I am Ramón Sangüesa, the coordinator of the Data Transparency Lab and the Data Transparency Conference and many other things.
How would you define Transparency?
I always define transparency the same way, first you have to take into account that we only speak about personal data transparency. I mean, transparency is even a broader concept that is used to in many other contexts, so we just focus on personal data transparency, which basically is to understand what’s happening with the data that describes you, which is another thing to discuss, right? But basically, that data that describes you have, let’s say, the right to understand who is using it and under which kind of context and conditions and how this affects you, to put it the shortest way possible. So, what the Data Transparency Lab really does is just to create technologies that allow you to actually notice.
Which have been the last trends at DTL Conference?
Well there’s something that we are seeing in this edition, DTL 17, which is basically people are starting to show applications that have to do for example with the Internet of Things, because it’s not just that we relate to how to call it the InfoSphere, the cloud or whatever through just our laptop, so just our smartphones. More and more there are many devices out there that are capturing our data, our doings and goings, and that’s what we’re seen this year more discussion and more applications that deal with how to reveal what’s happening with the data when you’re out there and this device is capturing. So, this one thing, but the other thing I am very proud of, is that we are kind of merging the ways of working and doing research with other communities that are not just the technological ones. For example, we had a very good panel on design. How to apply design methodologies, to actually know better the user, how to create a type of tools that different types of users may need and may understand. One of the things that also has come up these days is the importance of being understandable, so to speak. So there has been a kind of shift towards not just saying which data has been used, but to understand the way that is being used. And this is not a simple thing. So, there are ways of doing reverse engineering to understand what’s happening, but then you have to make an effort to communicate that to again different types of users and different types of users that have different technical backgrounds and interests. And so, that’s also a very interesting area that is now coming up.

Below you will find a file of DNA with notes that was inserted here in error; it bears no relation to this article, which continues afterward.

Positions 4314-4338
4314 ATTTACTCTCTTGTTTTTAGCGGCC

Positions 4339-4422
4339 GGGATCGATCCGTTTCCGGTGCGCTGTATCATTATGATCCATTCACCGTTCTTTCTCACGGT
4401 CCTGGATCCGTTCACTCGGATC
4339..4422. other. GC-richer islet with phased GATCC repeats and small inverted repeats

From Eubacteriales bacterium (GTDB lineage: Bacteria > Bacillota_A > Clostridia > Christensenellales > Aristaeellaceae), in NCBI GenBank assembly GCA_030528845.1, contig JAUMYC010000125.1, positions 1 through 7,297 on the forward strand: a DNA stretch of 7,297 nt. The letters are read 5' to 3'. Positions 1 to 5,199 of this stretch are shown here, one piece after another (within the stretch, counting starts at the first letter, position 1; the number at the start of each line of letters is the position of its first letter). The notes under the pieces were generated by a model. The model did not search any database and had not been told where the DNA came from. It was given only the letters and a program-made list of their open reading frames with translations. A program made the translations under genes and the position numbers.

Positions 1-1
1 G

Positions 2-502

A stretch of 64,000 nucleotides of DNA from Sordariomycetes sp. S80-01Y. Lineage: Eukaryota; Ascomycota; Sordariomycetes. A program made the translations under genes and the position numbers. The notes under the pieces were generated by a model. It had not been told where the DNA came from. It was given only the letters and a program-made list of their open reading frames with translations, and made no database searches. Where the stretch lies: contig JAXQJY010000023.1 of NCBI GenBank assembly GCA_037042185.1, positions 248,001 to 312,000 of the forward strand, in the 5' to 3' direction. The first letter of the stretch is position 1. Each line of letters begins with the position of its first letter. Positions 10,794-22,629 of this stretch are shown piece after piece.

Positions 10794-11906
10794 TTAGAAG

Some of the conversations that took place in DTL 3 years ago are now giving some kind of different fruits in the sense that technologists are coming up with different responses to new questions that couldn’t probably posed by themselves, if they didn’t have a first talk with policy makers, designers or plane people.
¿How is DTL helping the research community?
Data Transparency Lab is helping just by giving money. Almost everyone likes to have money to do the thing that they like the most and researchers do like to actually perform research and we are just funding them. Every year between five to six, we would like to have even more grants, that actually develop the new technologies that’s the main way that we help achieving this kind of goals. And the other one is connecting people, that sounds kind of Nokia, connecting people of different backgrounds and communities to start different types of conversations and we know that some of the things that started three years ago in these conversations that took place in DTL are now giving some kind of different fruits in the sense that technologists are coming up with different responses to new questions that couldn’t probably posed by themselves, if they didn’t have a first talk with policy makers, designers or plane people. The other thing that I am happy that we are starting to have as participants, as attendants, people that in principle have no technical qualification, no special background, but they are interested in the problem of privacy and data transparency which this is in the end who we are working for.